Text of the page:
Hardison lost his eyelids, ears, lips and most of his nose, as well as his hair, because of that fire. He also had disfiguring third-degree burns across his entire face, head, neck and upper torso. His skin was so badly damaged that he was not even able to close his eyes completely.
"From that day on, Sept. 5, 2001, there was no normal tissue left throughout his face," Eduardo D. Rodriguez, chair of plastic surgery at NYU Langone Medical Center, said in recounting the first responder's story.
In a press conference on Monday, the medical center announced that Hardison, now 41 and a father of five, had undergone the world's most extensive face transplant to date. The donor was a young BMX cyclist from Ohio named David Rodebaugh, whose family donated his liver, kidneys, and both eyes to help other patients. A representative from LiveOnNY, which works to match donors with recipients in the New York metropolitan area, said his mother didn't hesitate when asked about the face transplant and called her son "a free spirit who loved life."
Rodebaugh died in July when he crashed and hit his head while riding in Brooklyn. He was 26 -- virtually the same age as Hardison was when he was injured.
The years following that accident were full of dark times for the young Mississippi firefighter.
He underwent more than 70 surgeries that involved multiple grafts from his leg to his face, but he was still very disfigured -- with "no semblance of normal anatomy," as Rodriguez put it -- and had to hide behind sunglasses and a baseball cap whenever he went out. Talking or eating caused tremendous pain.
A friend at Hardison's church heard about the work Rodriguez had done at the University of Maryland Medical Center for another man whose face had been damaged and contacted the surgeon on his behalf. Hardison became a patient of Rodriguez's while the doctor was at UMMC and continued to work with him after he was recruited to join NYU Langone.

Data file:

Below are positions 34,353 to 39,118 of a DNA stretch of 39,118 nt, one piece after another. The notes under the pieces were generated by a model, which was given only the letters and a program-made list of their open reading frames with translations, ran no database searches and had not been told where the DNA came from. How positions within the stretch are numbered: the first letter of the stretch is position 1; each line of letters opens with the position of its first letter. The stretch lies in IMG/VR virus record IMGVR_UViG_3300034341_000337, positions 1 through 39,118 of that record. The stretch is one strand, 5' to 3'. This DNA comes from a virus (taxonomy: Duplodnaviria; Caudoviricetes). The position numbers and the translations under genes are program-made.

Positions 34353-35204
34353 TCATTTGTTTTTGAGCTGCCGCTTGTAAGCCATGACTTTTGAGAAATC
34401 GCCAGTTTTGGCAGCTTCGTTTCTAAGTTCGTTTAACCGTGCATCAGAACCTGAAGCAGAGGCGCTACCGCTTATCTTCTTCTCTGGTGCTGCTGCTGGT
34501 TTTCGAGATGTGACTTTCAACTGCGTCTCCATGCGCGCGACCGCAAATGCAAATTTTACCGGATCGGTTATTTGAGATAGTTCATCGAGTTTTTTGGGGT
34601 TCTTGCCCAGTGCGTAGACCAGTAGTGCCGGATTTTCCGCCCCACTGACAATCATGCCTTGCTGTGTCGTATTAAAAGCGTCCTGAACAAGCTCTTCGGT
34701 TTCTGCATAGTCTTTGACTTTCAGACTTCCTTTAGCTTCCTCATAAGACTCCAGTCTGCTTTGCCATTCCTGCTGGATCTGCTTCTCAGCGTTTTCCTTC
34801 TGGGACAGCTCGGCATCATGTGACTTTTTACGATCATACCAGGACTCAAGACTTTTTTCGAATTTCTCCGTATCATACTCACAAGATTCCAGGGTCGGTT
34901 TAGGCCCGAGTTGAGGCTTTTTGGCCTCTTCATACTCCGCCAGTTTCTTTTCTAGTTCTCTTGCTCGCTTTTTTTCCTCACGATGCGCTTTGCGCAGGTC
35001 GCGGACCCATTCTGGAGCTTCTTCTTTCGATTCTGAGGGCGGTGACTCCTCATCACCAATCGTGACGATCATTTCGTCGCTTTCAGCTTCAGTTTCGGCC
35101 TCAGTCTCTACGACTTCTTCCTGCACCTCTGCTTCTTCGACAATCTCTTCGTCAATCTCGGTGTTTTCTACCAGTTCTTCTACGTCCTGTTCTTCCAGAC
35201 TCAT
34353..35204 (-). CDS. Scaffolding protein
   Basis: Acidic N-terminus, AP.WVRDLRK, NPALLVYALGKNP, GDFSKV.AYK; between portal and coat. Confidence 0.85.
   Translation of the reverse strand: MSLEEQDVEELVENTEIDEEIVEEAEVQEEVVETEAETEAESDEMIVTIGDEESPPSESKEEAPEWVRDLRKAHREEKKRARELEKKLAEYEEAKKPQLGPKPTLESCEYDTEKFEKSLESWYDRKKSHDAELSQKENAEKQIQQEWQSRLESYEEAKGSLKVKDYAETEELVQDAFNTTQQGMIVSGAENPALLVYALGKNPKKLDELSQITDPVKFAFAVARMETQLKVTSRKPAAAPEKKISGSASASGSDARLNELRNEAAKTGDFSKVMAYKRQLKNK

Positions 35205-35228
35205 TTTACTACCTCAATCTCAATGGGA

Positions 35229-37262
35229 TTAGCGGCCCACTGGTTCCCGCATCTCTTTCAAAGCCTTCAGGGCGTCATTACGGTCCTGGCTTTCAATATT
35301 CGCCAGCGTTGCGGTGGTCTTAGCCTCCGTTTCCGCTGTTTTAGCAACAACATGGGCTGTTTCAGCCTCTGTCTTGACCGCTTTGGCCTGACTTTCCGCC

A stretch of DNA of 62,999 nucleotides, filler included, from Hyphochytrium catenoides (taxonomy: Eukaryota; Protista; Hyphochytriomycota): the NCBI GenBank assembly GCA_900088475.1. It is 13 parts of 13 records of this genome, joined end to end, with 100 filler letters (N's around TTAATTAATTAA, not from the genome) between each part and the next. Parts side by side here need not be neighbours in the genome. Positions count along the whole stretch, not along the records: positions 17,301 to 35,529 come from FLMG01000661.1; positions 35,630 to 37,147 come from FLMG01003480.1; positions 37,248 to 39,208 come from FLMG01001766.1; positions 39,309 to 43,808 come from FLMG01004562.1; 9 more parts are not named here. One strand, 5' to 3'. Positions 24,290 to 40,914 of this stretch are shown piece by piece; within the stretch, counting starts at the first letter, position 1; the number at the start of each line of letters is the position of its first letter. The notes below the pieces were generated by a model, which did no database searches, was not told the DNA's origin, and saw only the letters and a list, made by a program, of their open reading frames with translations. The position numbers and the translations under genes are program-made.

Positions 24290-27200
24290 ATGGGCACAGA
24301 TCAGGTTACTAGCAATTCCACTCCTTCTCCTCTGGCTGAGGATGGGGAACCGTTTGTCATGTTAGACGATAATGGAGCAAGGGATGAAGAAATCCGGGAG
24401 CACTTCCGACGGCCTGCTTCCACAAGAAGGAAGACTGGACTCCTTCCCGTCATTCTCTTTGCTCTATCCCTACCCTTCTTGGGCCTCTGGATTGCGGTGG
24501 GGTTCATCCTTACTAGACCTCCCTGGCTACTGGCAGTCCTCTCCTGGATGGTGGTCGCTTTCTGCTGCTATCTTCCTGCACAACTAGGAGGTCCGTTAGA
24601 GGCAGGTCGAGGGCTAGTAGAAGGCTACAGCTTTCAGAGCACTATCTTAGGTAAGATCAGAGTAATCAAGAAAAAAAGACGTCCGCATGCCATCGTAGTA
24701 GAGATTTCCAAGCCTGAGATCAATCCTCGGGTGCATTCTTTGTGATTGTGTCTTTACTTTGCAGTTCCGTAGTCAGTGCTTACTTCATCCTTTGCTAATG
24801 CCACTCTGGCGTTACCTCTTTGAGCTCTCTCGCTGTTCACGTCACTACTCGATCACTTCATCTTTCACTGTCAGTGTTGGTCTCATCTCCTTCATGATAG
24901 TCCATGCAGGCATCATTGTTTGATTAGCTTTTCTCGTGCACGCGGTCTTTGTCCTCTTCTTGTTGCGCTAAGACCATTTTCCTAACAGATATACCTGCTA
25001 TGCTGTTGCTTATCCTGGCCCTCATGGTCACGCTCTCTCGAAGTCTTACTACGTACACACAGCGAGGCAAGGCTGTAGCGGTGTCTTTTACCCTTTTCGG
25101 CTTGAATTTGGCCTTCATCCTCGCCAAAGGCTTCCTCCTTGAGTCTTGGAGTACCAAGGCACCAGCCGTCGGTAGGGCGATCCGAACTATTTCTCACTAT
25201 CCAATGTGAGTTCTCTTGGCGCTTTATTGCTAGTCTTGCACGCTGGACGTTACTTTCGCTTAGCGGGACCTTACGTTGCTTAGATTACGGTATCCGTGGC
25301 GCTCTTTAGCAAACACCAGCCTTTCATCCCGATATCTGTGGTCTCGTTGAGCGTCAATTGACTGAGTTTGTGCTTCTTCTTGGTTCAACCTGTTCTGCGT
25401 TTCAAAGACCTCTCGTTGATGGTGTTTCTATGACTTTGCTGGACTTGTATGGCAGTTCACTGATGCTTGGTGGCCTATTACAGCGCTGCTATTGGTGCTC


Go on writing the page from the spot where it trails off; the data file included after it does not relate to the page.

The transplant operation, which took place Aug. 14, was funded by a grant from NYU Langone. The hospital estimates it cost between $850,000 and $1 million.
In the 26-hour surgery, Rodriguez and a team of more than 100 doctors, nurses and technical assistants were able to give Hardison a new face. Unlike previous face transplants, which involved delicately stitching parts of another person's skin, lips, bones, muscles and/or blood vessels onto a patient, this one involved a comprehensive graft of both the front and back of the head that was described as a kind of "hood." It included the scalp, ears and ear canals, parts of the bone from the chin and cheeks, and an entire nose. Surgeons were also able to replace Hardison's eyelids, including the muscles that control blinking.
The team worked in two groups, in two adjoining operating rooms. One was responsible for procuring the face from the donor along with other organs which were to help other patients and the second on Hardison.
Surgeons said encouraging signs were evident even as he was still in surgery: "Patrick’s new face, particularly his new lips and ears, were robust with color, indicating circulation had been restored." Soon the hair on his scalp and face began growing back. Within a week, he was able to sit up in a chair.
The hospital said that just three months after the surgery -- a critical period when most rejections occur -- Hardison is "doing well and is quickly returning to his daily routines."